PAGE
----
The Co-operative Group will highlight the urgency of sweeping governance reforms this week as it reveals the extent of its financial woes with a record £2bn-£2.5bn pre-tax loss, the Financial Times reported. The loss, set to be announced on Thursday, will cap a torrid 12 months for the mutual, saddled with high debt and facing a weakened management team after two senior directors quit. It includes a £1.3bn shortfall at the Co-op Bank, which the group owned in its entirety until a recapitalisation in December reduced its stake to 30 per cent. The group is also expected to announce significant writedowns on the value of Somerfield, the supermarket chain it bought in 2008. The loss – by far the worst in the mutual’s 170-year history – makes it unlikely that the group will be able to find the £120m required to take up its share of a £400m rights issue that will shortly be launched by the bank, according to people familiar with the situation. It may instead choose to sell some of its rights and use the proceeds to buy shares in a process known as “tail-swallowing”. However, its stake in the lender is likely to be diluted further. Read more. (Subscription required.)
Daily Insolvency News Headlines
Mon., April 14, 2014
The Adelaide company that 18 months ago became the first to face a board spill under the controversial 'two strikes' rule on executive pay has fallen into voluntary administration with debts of more than $100 million, Business Spectator reported on an Australian story. Penrice Soda Holdings appointed McGrathNichol as a voluntary administrator to allow the business to continue to trade and to achieve fresh financing to continue its turnaround strategy under chief executive Guy Roberts. A fortnight ago the group secured a heads of agreement with a new lender for a debt restructure and refinancing planned for the end of this month. But following due diligence the agreement has been terminated and the new lender opted not to proceed with the proposal. Penrice has been hit hard by the high Australian dollar, reducing receipts from its US-dollar export earnings and increasing import competition in its local markets. Last year it closed of its Australian soda ash manufacturing in favour of an import-distribution joint venture. Read more.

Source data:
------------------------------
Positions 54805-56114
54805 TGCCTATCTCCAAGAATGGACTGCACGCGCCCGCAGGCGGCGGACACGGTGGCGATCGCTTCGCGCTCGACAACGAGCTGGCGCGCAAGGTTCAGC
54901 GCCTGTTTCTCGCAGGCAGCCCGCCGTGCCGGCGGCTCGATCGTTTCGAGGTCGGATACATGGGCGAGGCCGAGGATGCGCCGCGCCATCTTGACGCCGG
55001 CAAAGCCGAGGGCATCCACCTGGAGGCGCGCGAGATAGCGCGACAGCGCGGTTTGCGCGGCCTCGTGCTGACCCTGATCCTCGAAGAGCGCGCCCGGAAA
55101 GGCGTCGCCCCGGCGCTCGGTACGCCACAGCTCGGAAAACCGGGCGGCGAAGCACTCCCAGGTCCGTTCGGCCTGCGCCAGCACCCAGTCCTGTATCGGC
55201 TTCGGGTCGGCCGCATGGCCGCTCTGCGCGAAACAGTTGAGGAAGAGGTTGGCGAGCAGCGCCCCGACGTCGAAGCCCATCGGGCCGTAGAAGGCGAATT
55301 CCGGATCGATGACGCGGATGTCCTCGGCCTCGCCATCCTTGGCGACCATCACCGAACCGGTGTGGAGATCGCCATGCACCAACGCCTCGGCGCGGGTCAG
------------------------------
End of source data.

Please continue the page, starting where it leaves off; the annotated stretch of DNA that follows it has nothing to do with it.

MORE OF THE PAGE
Properties formerly owned by building and engineering group Siac are to be sold after one of its banks took control of three companies split from the group earlier this year, the Irish Times reported. Bank of Scotland has appointed receivers Paul McCann and Stephen Tennant of Grant Thornton to three property-holding firms that formed part of Siac before its rescue from examinership in February by long-standing shareholders, the Feighery family, its directors and two other businesses. The move does not affect the operating company, Siac Construction, which emerged from examinership in February after the Supreme Court threw out a last-minute challenge to a rescue plan devised by Mr McCann’s and Mr Tennant’s colleague, Michael McAteer, appointed examiner to the group in October. Bentoba Property Rentals, MC Eco Park and Rotago Baldonnell, which owned property in Dublin, Meath and Laois, that were owned or developed by Siac and financed by the lender seven years ago. Bank of Scotland has also recruited Green Property Management to oversee the sale. All the properties are the subject of mortgages given by the bank to various Siac group companies in February 2007. Under the High Court approved rescue plan, Siac’s property interests and contracting companies were split in two. This allowed the operating businesses, controlled by Siac Holdings Ireland and including Siac Construction, to form a new debt-free group. Read more.